Definition and Overview

Necrotising enterocolitis (NEC) is a serious gastrointestinal tract (GI) disease that commonly occurs in premature babies. It causes damage and death of intestinal tissue. As a result, the intestine swells and becomes perforated. This can cause the waste from the colon to leak into the abdominal cavity. The bacteria that help digest food in the GI tract can also leak into the bloodstream. This increases the risk of sepsis.

What causes NEC to occur is unknown. But having an underdeveloped intestine is a huge risk factor. While some patients are able to fully recover with prompt treatment, many babies do not survive. NEC is one of the most common causes of deaths in premature babies. The most vulnerable are infants born less than 1,500g or 3.3 lbs.

Causes of Condition

Doctors do not know exactly what causes NEC. But several factors have been proven to play a role. The biggest one is being born prematurely. Up to 90% of NEC cases involve premature babies. They are more prone to the disease because their intestines are not yet fully developed. This makes their intestines too weak to fight infections. NEC can also occur if blood and oxygen supply to the digestive system is reduced or cut off during a difficult delivery.

Other possible causes are:

  • Injury to the intestines.

  • Having other GI disorders and too many red blood cells in the GI tract.

  • Formula feeding - NEC is more common in formula-fed babies than those who are breastfed. More studies are being done to confirm the link between formula feeding and NEC.

  • Spread of infection - There have been cases wherein infants in the same nursery had NEC. This suggests that it could be possible for the disease to spread from one baby to another.

Key Symptoms

Symptoms of NEC begins to show when the baby is about two to four weeks old. Parents may notice that their babies are not eating as well as before. Their belly may also be swollen or bloated. This occurs when their intestine starts to swell.

Problems with the intestines can cause changes in bowel movements. The patient may become constipated or pass bloody stool. Other signs include a low body temperature and green vomit.

Unless treated promptly, the patient can quickly become very sick. Signs that the disease is progressing are:

  • Apneoa - A disorder marked by breathing pauses that last between a few seconds and minutes during sleep. It reduces the baby’s oxygen supply. This can make NEC even worse.

  • Ascites, or the build up of fluid in the abdomen. This can cause infection and kidney failure. It can also lead to malnutrition and weight loss.

  • Hypotension, or low blood pressure.

  • Peritonitis, or the swelling of the thin layer of tissue inside the abdomen.

  • Shock - In most severe cases, patients can go into shock. This can be caused by severe infection.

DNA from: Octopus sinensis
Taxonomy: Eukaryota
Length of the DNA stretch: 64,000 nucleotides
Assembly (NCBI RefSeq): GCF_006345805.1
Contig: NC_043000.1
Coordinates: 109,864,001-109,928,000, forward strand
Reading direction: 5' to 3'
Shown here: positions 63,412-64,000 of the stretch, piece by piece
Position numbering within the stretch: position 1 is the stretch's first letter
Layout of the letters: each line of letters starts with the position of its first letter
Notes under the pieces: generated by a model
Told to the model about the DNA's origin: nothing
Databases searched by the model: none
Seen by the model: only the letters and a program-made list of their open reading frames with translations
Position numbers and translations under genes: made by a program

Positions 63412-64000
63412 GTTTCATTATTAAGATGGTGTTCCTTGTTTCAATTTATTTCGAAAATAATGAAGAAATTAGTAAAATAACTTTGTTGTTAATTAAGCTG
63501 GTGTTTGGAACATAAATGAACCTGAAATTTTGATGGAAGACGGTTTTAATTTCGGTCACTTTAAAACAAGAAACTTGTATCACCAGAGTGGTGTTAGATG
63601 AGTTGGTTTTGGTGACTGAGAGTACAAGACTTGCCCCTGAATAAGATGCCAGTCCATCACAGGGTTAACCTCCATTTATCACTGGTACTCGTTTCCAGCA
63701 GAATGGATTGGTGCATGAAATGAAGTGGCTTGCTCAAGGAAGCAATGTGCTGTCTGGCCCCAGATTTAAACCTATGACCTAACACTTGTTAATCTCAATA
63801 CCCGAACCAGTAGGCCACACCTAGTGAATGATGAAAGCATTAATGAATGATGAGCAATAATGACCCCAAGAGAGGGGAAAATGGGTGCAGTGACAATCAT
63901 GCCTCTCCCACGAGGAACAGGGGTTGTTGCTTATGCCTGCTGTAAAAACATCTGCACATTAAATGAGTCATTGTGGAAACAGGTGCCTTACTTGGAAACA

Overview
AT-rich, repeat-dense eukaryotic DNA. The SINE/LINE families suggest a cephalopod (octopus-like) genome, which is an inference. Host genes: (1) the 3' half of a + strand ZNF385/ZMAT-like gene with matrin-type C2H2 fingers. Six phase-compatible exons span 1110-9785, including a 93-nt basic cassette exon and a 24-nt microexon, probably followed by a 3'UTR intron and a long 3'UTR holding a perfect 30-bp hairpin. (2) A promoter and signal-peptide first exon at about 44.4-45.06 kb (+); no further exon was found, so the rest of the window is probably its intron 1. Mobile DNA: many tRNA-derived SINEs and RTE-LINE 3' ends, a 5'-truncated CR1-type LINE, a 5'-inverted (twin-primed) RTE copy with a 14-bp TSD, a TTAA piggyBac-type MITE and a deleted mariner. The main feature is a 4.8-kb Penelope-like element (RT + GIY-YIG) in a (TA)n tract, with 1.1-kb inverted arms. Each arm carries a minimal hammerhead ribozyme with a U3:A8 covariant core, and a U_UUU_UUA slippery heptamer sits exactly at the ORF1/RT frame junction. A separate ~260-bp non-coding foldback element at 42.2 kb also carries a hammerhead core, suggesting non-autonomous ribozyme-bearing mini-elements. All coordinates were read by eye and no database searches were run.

Who to See and Types of Treatments Available

To diagnose NEC, a doctor will:

  • Check the abdomen for swelling.

  • Check for any signs of inflammation.

  • Measure the baby’s platelets levels as well as white blood cell counts.

  • Confirm the presence of bacteria in the patient’s blood.

  • Check for ascites or fluid build up in the abdomen.

Once diagnosed, treatment is started right away. The doctor will:

  • Treat the infection using antibiotics.

  • Drain fluid from the abdominal cavity.

  • Stop all feedings. The baby will receive intravenous fluids for nutrition. This gives the damaged part of the intestine the time it needs to heal.

  • Put the baby on a ventilator if he or she is not breathing properly.

Surgery is used if patients do not respond well to the above treatments. Surgery allows doctors to check the abdominal cavity more closely. This helps them assess the severity and extent of damage. Dead tissues can be removed during the same surgery. The parts of the intestine with holes are also repaired. The remaining healthy parts are then sewn back together.

Surgeons can also divert the flow of faeces from the colon and anus. This gives the damaged intestines enough time to heal. Doctors do this by bringing a part of the intestine to an opening in the abdomen (stoma). The stoma can be temporary or permanent.

After surgery, babies are transferred to the neonatal intensive care unit (NICU). Here, they receive the high level of care they need to get better. Many babies have to stay in the hospital for weeks or even months. Their stay can be longer if they have other health issues.

The prognosis for NEC patients depends on many factors. The disease can be deadly for babies who are very small. It can also be deadly if patients are not treated right away. However, many are able to fully recover after treatment. Many also do not have lasting medical problems. Others, on the other hand, can suffer from chronic malabsorption. This means that they do not receive enough nutrients from the food they eat. This can occur in babies who had parts of their intestines removed.

References:

  • Luig M, Lui K NSW ACT NICUS Group. Epidemiology of necrotizing enterocolitis—part II: risks and susceptibility of premature infants during the surfactant era: a regional study. J Paediatr Child Health. 2005;41(4):174–179.

  • Stout G, Lambert DK, Baer VL, et al. Necrotizing enterocolitis during the first week of life: a multicentered case-control and cohort comparison study. J Perinatol. 2008;28(8):556–560.

  • Kamoji VM, Dorling JS, Manktelow B, Draper ES, Field DJ. Antenatal umbilical Doppler abnormalities: an independent risk factor for early onset neonatal necrotizing enterocolitis in premature infants. Acta Paediatr. 2008;97(3):327–331.

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